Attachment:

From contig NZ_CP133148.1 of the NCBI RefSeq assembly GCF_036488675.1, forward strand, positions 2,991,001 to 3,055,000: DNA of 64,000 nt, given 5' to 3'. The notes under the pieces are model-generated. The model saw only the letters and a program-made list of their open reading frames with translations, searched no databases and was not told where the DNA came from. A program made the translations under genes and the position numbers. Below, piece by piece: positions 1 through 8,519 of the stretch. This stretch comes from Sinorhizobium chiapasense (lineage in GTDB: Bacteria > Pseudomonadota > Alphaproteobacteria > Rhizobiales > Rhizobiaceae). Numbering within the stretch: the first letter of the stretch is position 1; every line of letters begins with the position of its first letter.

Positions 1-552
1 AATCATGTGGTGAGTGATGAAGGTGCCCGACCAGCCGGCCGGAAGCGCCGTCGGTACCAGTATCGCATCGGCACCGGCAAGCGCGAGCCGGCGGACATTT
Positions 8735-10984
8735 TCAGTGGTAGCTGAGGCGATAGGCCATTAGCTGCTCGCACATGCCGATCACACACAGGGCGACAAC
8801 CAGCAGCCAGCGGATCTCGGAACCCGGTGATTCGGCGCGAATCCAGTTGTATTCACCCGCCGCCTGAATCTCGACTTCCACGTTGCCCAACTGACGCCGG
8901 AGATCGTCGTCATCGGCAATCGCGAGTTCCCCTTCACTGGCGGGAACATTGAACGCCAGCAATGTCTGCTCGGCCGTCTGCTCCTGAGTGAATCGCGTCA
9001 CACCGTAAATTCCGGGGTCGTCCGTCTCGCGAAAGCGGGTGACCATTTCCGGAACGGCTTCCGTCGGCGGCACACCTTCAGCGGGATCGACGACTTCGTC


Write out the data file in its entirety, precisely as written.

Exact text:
From contig NZ_CP133148.1 of the NCBI RefSeq assembly GCF_036488675.1, forward strand, positions 2,991,001 to 3,055,000: DNA of 64,000 nt, given 5' to 3'. The notes under the pieces are model-generated. The model saw only the letters and a program-made list of their open reading frames with translations, searched no databases and was not told where the DNA came from. A program made the translations under genes and the position numbers. Below, piece by piece: positions 1 through 8,519 of the stretch. This stretch comes from Sinorhizobium chiapasense (lineage in GTDB: Bacteria > Pseudomonadota > Alphaproteobacteria > Rhizobiales > Rhizobiaceae). Numbering within the stretch: the first letter of the stretch is position 1; every line of letters begins with the position of its first letter.

Positions 1-552
1 AATCATGTGGTGAGTGATGAAGGTGCCCGACCAGCCGGCCGGAAGCGCCGTCGGTACCAGTATCGCATCGGCACCGGCAAGCGCGAGCCGGCGGACATTT
Positions 8735-10984
8735 TCAGTGGTAGCTGAGGCGATAGGCCATTAGCTGCTCGCACATGCCGATCACACACAGGGCGACAAC
8801 CAGCAGCCAGCGGATCTCGGAACCCGGTGATTCGGCGCGAATCCAGTTGTATTCACCCGCCGCCTGAATCTCGACTTCCACGTTGCCCAACTGACGCCGG
8901 AGATCGTCGTCATCGGCAATCGCGAGTTCCCCTTCACTGGCGGGAACATTGAACGCCAGCAATGTCTGCTCGGCCGTCTGCTCCTGAGTGAATCGCGTCA
9001 CACCGTAAATTCCGGGGTCGTCCGTCTCGCGAAAGCGGGTGACCATTTCCGGAACGGCTTCCGTCGGCGGCACACCTTCAGCGGGATCGACGACTTCGTC